The Joy of Cooking

Hector Avitia

By Hector AvitiaPrecious Blood Volunteer 
Last week my community had its first house meeting. We divided up the chores and the first floor of the Formation House in Chicago (my floor), was assigned to dinner duty on Wednesdays. Up until this point I had been able to avoid cooking for the whole house because two of our community members took care of most of the cooking. I decided to bite the bullet and I volunteered for the first scheduled dinner for our floor this week. I don’t remember the last time I was this nervous about dinner. I wanted to get home early enough to cook patiently and diligently but that did not happen. When I got home I got so nervous about cooking that I had to get my mother on video chat to help walk me through the process. So there I am, making a mess in the kitchen while I spoke Spanish with my mom and dad over video chat, rushing and managing several pots and pans all at once. It was definitely a sight  to behold in a house that is usually calm and quiet.

PBVs Hector, Leah, Lota and John cooking with Lucia

Thanks to God who, through my mother’s love and direction, allowed me to make a full meal that consisted of chicken enchiladas (garnished with freshly cut lettuce, tomato from the garden at PBMR, and avocado), rice, and beans. The kitchen didn’t burn down and the portions I made were enough to feed the whole house. I have always been uncomfortable about cooking, but not until I thought back to our cooking class at Orientation and the reflection given by Lucia, the facilitator of the cooking class), did I really figure out why I was such a nervous wreck. Preparing a meal is a very deep way that we connect with friends and family. In a way, I was sharing an intimate, a spiritual, part of me by cooking a meal for the house. I think we all seek acceptance when we open ourselves up to others like that, and making this meal made me vulnerable to the other guys in my house. Thanks to the support of my housemates, I am excited to cook again for my house when my turn comes around.
Hector is a current Precious Blood Volunteer serving at Precious Blood Ministry of Reconciliation in Chicago. To learn more about becoming a Precious Blood Volunteer go to

Precious Blood Parish St. Patrick’s in Georgetown Celebrates Annual Tradition, “God’s Portion Weekend”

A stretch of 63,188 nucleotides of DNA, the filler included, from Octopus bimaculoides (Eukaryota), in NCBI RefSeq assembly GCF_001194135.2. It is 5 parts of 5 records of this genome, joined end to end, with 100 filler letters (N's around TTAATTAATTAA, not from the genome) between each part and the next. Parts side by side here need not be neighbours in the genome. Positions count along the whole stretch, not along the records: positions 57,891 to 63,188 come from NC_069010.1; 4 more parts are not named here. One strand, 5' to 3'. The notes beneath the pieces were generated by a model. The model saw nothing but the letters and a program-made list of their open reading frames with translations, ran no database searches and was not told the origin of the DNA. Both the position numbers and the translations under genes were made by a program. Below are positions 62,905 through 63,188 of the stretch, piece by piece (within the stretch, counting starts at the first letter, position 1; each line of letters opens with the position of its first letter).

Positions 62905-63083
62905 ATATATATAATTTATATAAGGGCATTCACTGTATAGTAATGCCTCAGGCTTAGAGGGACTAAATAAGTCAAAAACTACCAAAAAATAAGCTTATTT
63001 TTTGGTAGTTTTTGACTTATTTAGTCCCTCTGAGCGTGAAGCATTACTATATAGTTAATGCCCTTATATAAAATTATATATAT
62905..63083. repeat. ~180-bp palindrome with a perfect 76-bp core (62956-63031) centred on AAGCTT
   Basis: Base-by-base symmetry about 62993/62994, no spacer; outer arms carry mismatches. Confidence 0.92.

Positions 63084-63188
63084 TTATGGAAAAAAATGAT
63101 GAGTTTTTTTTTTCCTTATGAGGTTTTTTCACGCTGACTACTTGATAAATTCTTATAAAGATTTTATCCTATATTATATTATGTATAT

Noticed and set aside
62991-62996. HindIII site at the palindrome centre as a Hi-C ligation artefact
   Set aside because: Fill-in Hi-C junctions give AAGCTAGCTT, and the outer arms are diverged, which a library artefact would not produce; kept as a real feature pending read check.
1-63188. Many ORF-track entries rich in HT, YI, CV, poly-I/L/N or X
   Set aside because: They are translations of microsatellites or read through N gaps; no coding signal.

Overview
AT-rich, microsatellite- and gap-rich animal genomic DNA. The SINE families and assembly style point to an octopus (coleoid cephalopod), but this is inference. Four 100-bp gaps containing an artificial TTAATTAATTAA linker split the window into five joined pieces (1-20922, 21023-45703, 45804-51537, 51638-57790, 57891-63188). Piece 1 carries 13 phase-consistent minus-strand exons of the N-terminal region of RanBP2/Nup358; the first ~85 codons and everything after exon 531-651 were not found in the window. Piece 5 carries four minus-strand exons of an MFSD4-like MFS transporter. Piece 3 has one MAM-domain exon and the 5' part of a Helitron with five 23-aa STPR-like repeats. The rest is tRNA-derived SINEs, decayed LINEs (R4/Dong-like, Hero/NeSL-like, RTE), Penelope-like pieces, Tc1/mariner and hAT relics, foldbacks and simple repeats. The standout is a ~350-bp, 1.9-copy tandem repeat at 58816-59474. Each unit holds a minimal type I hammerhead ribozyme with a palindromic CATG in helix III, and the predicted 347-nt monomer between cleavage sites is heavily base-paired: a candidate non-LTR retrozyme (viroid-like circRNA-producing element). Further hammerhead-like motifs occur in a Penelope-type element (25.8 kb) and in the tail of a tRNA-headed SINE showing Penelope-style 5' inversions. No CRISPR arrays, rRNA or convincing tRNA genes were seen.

People peeling corn

It’s a family tradition: God’s Portion Weekend at St. Patrick’s Parish in Georgetown, Iowa

God’s Portion Weekend was celebrated August 31-September 1 in Georgetown, Iowa. The weekend celebration featured a golf tournament, “Country Homegrown Dinner,” games, entertainment, auction, and Mass. All proceeds support St. Patrick’s Parish in Georgetown, Iowa. Fr. Mark Yates, C.PP.S. is pastor. Companion Sharon Crall, pastoral associate at St. Patrick’s shared the following reflection of the weekend tradition.

Oh, the stories and the generational family traditions that were still part of the richness of the God’s Portion Weekend at Georgetown on August 31-September 1! The Church community invited the larger Monroe County Community and many parts beyond, even out of state, back to celebrate and raise money for the historic Church building and needs of St. Patrick’s Parish. At this gathering, stories get told of the event, the people, and the history of St. Patrick’s to pass from generation to generation.

Even the preparation for God’s Portion Weekend reminds people of stories. A “Code Yellow” is still called out (today via text message) to gather the parish to process sweet corn. Many could tell you as children, they were enticed to “fish in the ponds” during corn blanching time. It took a few years for them to realize that they were a crucial part of the process—taking the ears of corn from one cold water bath to another. Then it was not so much fun!

Children of the event planners would be lined up in the old hall basement and assigned to chop and grate cabbage for slaw—and didn’t stop until the job was finished.